I no longer feel I fit in: not simply on Battle.net but Social media. Unless you’re prepared to appease absolutely everybody and never suggest a controversial idea or opinion, you have the potential to be squashed flat, and it’s become too much of an occupational hazard. Of course, this has always been the case, since the early days of YouTube and Facebook. What has changed between there and now however is whether I am prepared to keep pushing or not, when this game is no longer something I consider as a job. For a while, sure, I stupidly held onto the belief that what I did made a difference, and I think on that front there really was a measure of success.

Without that achievement, I would never have had the confidence to start my own career into serious writing.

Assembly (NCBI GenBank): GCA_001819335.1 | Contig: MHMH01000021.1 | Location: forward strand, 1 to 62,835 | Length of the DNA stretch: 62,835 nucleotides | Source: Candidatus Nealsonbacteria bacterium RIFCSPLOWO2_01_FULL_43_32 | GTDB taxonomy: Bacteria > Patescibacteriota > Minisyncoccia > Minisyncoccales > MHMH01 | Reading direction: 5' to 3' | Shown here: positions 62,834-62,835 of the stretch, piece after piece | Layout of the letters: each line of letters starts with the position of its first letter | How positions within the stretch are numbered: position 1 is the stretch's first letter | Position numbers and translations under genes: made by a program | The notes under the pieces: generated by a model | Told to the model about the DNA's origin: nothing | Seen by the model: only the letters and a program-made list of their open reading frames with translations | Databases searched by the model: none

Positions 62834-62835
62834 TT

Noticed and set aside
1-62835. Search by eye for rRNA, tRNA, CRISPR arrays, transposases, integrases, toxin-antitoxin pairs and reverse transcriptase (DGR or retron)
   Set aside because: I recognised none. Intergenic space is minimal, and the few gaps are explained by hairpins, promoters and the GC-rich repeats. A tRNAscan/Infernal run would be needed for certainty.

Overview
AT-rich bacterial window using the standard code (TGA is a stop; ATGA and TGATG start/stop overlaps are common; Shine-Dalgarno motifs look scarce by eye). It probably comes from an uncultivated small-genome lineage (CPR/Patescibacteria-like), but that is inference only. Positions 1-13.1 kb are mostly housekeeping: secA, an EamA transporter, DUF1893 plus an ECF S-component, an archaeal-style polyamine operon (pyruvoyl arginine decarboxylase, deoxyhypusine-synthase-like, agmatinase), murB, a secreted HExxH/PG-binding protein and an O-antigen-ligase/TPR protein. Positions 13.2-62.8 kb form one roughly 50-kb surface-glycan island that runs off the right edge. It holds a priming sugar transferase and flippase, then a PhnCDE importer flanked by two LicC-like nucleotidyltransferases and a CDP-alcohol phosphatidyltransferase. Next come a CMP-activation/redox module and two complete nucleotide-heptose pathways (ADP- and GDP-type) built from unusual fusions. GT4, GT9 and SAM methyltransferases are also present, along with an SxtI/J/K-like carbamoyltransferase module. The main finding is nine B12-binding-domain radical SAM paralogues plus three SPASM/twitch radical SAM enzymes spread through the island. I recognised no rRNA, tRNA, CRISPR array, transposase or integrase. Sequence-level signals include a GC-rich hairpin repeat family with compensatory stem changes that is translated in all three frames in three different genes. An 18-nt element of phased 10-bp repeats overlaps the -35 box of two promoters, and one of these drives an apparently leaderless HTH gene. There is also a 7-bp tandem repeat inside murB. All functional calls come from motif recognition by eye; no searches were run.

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The problem now is that a section of the player base have gotten tired of criticism. In all walks of life there are struggles and strife, and gaming has for many become the place to escape from everything where you do not want drama, and will actively seek to eliminate it when it takes place. There’s a problem with this: if someone has always tried to stimulate debate and then individuals decide their entrainment is not up for debate, they’re fucked. What this makes clear (at least in my mind) is that social media is no longer the place to go if you want to let off steam or air a legitimate grievance.

You’re either forced to agree with the majority, or you are the enemy.